SUNBURST Command and Control Activityedit

The malware known as SUNBURST targets the SolarWind’s Orion business software for command and control. This rule detects post-exploitation command and control activity of the SUNBURST backdoor.

Rule type: eql

Rule indices:


Severity: high

Risk score: 73

Runs every: 5m

Searches indices from: now-9m (Date Math format, see also Additional look-back time)

Maximum alerts per execution: 100



  • Elastic
  • Host
  • Windows
  • Threat Detection
  • Command and Control

Version: 6

Rule authors:

  • Elastic

Rule license: Elastic License v2

Investigation guideedit

## Triage and analysis

### Investigating SUNBURST Command and Control Activity

SUNBURST is a trojanized version of a digitally signed SolarWinds Orion plugin called
SolarWinds.Orion.Core.BusinessLayer.dll. The plugin contains a backdoor that communicates via HTTP to third-party
servers. After an initial dormant period of up to two weeks, SUNBURST may retrieve and execute commands that instruct
the backdoor to transfer files, execute files, profile the system, reboot the system, and disable system services.
The malware's network traffic attempts to blend in with legitimate SolarWinds activity by imitating the Orion
Improvement Program (OIP) protocol, and the malware stores persistent state data within legitimate plugin configuration files. The
backdoor uses multiple obfuscated blocklists to identify processes, services, and drivers associated with forensic and
anti-virus tools.

More details on SUNBURST can be found on the [Mandiant Report](

This rule identifies suspicious network connections that attempt to blend in with legitimate SolarWinds activity
by imitating the Orion Improvement Program (OIP) protocol behavior.

#### Possible investigation steps

- Investigate the process execution chain (parent process tree) for unknown processes. Examine their executable files
for prevalence, whether they are located in expected locations, and if they are signed with valid digital signatures.
- Retrieve the executable involved:
  - Use a private sandboxed malware analysis system to perform analysis.
    - Observe and collect information about the following activities:
      - Attempts to contact external domains and addresses.
      - File and registry access, modification, and creation activities.
      - Service creation and launch activities.
      - Scheduled tasks creation.
  - Use the PowerShell Get-FileHash cmdlet to get the files' SHA-256 hash values.
    - Search for the existence and reputation of the hashes in resources like VirusTotal, Hybrid-Analysis, CISCO Talos,, etc.
- Investigate whether the potential malware ran successfully, is active on the host, or was stopped by defenses.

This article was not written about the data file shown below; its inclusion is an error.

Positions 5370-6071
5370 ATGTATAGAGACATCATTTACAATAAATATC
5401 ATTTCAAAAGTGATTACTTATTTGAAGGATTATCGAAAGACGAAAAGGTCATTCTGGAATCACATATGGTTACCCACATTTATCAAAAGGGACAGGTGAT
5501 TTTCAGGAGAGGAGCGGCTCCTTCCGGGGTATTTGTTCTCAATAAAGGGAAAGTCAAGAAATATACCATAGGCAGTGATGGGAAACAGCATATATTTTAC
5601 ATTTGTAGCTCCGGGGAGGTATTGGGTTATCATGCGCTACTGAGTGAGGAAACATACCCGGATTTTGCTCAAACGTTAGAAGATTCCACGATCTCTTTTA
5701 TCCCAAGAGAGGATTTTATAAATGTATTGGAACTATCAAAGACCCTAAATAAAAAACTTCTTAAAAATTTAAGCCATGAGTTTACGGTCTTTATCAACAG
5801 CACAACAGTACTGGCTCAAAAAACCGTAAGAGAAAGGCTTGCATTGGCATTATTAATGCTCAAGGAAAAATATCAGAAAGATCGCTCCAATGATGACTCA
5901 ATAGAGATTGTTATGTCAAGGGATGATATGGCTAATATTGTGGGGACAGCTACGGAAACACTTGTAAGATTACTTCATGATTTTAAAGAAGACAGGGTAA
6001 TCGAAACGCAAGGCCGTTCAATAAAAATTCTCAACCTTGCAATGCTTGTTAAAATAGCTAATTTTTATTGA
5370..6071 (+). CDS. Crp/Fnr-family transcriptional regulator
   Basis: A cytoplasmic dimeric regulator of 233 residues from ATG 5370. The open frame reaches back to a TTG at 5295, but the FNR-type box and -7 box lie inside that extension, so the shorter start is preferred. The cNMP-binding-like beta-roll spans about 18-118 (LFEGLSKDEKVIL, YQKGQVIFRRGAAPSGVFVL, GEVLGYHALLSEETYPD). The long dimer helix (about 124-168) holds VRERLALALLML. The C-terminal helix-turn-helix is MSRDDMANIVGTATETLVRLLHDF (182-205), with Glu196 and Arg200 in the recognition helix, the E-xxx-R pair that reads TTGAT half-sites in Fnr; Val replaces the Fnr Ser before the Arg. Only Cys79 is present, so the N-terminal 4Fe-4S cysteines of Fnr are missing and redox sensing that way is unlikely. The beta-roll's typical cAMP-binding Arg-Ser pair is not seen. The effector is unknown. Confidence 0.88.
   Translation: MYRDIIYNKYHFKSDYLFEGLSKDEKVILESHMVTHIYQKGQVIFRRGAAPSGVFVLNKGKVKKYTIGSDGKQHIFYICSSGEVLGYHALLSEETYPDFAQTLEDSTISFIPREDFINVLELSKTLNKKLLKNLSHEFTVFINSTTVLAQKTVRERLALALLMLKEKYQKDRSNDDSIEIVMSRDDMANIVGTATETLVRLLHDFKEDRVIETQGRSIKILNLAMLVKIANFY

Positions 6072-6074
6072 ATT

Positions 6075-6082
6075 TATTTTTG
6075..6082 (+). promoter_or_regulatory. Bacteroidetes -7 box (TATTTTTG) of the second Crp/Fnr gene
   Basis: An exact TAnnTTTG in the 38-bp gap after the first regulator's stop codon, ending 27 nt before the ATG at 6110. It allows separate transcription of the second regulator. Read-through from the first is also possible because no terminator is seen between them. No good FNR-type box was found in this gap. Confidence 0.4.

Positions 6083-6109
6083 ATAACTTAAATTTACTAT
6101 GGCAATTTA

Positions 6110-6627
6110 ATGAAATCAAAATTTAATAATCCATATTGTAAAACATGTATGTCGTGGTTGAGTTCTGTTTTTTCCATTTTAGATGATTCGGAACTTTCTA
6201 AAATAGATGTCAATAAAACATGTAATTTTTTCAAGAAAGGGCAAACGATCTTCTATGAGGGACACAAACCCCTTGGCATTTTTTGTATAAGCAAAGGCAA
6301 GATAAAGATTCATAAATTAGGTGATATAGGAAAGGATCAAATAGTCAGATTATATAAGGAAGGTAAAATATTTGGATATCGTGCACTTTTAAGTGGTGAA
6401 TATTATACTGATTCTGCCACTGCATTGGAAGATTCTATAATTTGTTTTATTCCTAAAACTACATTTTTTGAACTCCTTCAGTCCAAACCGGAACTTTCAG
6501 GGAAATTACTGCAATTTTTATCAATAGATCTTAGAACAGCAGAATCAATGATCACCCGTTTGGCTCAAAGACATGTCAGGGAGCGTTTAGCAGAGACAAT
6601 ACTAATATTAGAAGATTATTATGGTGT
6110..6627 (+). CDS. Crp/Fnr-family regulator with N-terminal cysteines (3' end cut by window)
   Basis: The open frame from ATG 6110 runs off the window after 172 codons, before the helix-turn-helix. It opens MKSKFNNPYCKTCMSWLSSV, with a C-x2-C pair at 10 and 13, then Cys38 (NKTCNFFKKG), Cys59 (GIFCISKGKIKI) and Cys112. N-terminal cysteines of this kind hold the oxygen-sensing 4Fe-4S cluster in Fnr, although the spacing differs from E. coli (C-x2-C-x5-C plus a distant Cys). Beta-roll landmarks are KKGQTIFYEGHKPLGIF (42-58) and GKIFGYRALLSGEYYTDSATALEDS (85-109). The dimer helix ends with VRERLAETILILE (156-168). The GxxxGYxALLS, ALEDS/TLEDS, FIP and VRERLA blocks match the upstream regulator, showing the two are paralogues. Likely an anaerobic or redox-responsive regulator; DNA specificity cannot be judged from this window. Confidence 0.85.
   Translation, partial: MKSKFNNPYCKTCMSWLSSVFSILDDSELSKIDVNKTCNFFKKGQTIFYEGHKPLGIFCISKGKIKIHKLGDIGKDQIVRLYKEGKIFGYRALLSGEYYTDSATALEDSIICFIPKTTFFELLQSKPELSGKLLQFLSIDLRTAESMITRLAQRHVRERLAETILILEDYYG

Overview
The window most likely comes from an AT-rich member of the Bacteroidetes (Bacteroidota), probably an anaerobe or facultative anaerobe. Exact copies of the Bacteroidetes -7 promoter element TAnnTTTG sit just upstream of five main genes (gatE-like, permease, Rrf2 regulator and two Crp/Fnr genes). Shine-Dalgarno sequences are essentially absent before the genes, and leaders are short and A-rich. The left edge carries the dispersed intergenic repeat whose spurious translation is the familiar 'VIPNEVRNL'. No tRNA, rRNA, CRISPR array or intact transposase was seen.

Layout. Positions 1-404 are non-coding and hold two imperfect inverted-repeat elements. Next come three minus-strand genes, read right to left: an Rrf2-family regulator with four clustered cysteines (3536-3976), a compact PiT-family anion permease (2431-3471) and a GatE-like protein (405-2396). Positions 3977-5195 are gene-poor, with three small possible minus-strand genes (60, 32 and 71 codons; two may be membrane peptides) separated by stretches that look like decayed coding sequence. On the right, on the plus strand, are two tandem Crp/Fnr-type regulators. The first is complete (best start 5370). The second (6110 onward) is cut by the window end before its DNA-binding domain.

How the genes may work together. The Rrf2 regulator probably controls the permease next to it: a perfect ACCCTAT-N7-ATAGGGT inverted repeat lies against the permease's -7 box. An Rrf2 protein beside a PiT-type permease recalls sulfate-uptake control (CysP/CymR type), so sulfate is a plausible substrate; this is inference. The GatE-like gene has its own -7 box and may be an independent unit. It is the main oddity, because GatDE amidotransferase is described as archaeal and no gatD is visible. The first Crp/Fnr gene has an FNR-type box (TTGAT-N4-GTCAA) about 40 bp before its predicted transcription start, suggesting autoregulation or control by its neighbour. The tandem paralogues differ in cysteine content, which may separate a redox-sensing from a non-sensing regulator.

- Investigate the network traffic.
- Investigate other alerts associated with the user/host during the past 48 hours.

### False positive analysis

- This activity should not happen legitimately. The security team should address any potential benign true positive
(B-TP), as this configuration can put the environment at risk.

### Response and remediation

- Initiate the incident response process based on the outcome of the triage.
- Isolate the involved host to prevent further post-compromise behavior.
- If the triage identified malware, search the environment for additional compromised hosts.
  - Implement temporary network rules, procedures, and segmentation to contain the malware.
  - Stop suspicious processes.
  - Immediately block the identified indicators of compromise (IoCs).
  - Inspect the affected systems for additional malware backdoors like reverse shells, reverse proxies, or droppers that
  attackers could use to reinfect the system.
- Remove and block malicious artifacts identified during triage.
- Run a full antimalware scan. This may reveal additional artifacts left in the system, persistence mechanisms, and
malware components.
- Reimage the host operating system and restore compromised files to clean versions.
- Upgrade SolarWinds systems to the latest version to eradicate the chance of reinfection by abusing the same vector.
- Using the incident response data, update logging and audit policies to improve the mean time to detect (MTTD) and the
mean time to respond (MTTR).

Rule queryedit

network where event.type == "protocol" and network.protocol == "http" and : ("ConfigurationWizard.exe",
                  "SolarwindsDiagnostics.exe") and
  (http.request.body.content : "*/swip/Upload.ashx*" and http.request.body.content : ("POST*", "PUT*")) or
  (http.request.body.content : ("*/swip/SystemDescription*", "*/swip/Events*") and http.request.body.content : ("GET*", "HEAD*")) and
  not http.request.body.content : "**"